It Takes an Establishment
From the August 1, 2005 issue: At some point the radicals need assistance, support, and reinforcement from establishment conservatives--like John Roberts.
Aug 1, 2005, Vol. 10, No. 43 • By WILLIAM KRISTOL
IT TAKES AN INSURRECTION TO change a country. It takes an establishment to govern one. Conservatives want both to change and to govern America. Thus we need our dissatisfied, troublemaking, occasionally splenetic, sometimes raffish anti-establishmentarians. After all, without brave resistance and bold insurrection on the part of conservatives, liberal orthodoxy and institutions would still dominate American life.
But insurrection isn't enough. At some point, the radicals need assistance, support, and reinforcement from establishment conservatives--individuals ill-suited to insurrection but well-suited to rising through the institutions and moving them gradually but meaningfully in a conservative direction. Thus, we need our sober, calm, and respectable establishmentarians. Conservatives also need to be able to put together majorities--in public opinion, in Congress, and on the courts. The conservative tent therefore has to be a big one. As a Supreme Court justice, John Roberts will be an important (and, we trust, happy) camper in that tent.
Roberts is no Bork, no Scalia, and no Thomas. He's probably more like the man for whom he clerked, Chief Justice Rehnquist--or the man Rehnquist replaced, John Marshall Harlan. A court with, so to speak, five Scalias would be fun. But it won't happen. A court with a majority made up of some Scalia-Thomas types and some Rehnquist-Harlan types is possible. Indeed, with his choice of John Roberts, President Bush has begun to create such a court, one heading towards a constitutionalist majority.
When he nominated Roberts, Bush said that Roberts will "strictly apply the Constitution and laws--not legislate from the bench." Despite its boilerplate nature, this one-sentence description actually seems to be a pretty good summary of how Roberts approaches judging. And in practice, this kind of precise judicial legalism, grounded in real respect for the Constitution and the law, will tend to move in the same direction as a more ambitious and more theoretical constitutional originalism: After all, how often on big cases did Rehnquist differ from Scalia or Thomas?
The early assaults on Roberts from the left could barely disguise the fear lurking in the breasts of the attackers. Democrats are on the spot. If most Democratic senators vote to confirm Roberts, yielding to his stellar credentials, then they will have established the precedent that a conservative who neither commits himself to upholding Roe nor endorses its underlying rationale ought to be confirmed. If they vote against Roberts, then their opposition to the next appointee will be discounted--they're simply against anyone likely to be nominated by this president.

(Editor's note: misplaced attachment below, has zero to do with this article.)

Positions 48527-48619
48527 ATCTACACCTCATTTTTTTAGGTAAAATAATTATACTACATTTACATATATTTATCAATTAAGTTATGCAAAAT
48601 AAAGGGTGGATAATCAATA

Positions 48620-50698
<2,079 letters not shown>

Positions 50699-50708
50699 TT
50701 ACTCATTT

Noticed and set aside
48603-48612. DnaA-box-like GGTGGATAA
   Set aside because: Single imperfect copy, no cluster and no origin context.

Let's not lose sight of this, either: Merit is a conservative principle. Selecting a first-class nominee, and refusing to bend to political expediency, is a conservative act. In this respect, the nomination of Roberts sends a signal that Bush understands the Court matters, and that on things that matter, he will rise to the occasion and scorn identity politics.
Bush is also taking the long view. According to the White House account of Tuesday's events, President Bush ducked out of a lunch for Australian prime minister John Howard to call Roberts to offer him the job. When Bush stepped back in, he said, "I just offered the job to a great, smart, 50-year-old lawyer who has agreed to serve on the bench." Notice the "50-year-old." Roberts's youth was on Bush's mind. He wanted an appointment that could help mold constitutional law for a long time to come.
There's been a lot of intelligent commentary on Roberts--some in newspapers, more on the web. One of the most interesting comments came from a lawyer in his mid-30s, Brad Joondeph, on the liberal website thinkprogress.org. Joondeph describes his experience as a summer associate at Hogan & Hartson 12 years ago, when John Roberts was his official "mentor." He recalls of Roberts that "he could not have been nicer, more gracious, more encouraging. He offered mentoring advice to a snot-nosed, 24-year-old law student as if it were the most important part of his job." Then Joondeph tells this anecdote:
"After returning to Stanford that fall, I was lucky enough to have my student note published in the Stanford Law Review. It was a rather presumptuous and self-righteous critique of the Supreme Court's decision in Freeman v. Pitts, a school desegregation case from DeKalb County, Georgia. I argued that the Court was pulling the rug out from under Brown v. Board of Education by prematurely ending court-ordered desegregation remedies. As deputy solicitor general in the first Bush administration, Roberts had actually argued the Freeman case as amicus in support of the school district. I therefore (again, fairly presumptuously) sent him my note, in which I contended that, well, Roberts had been all wrong.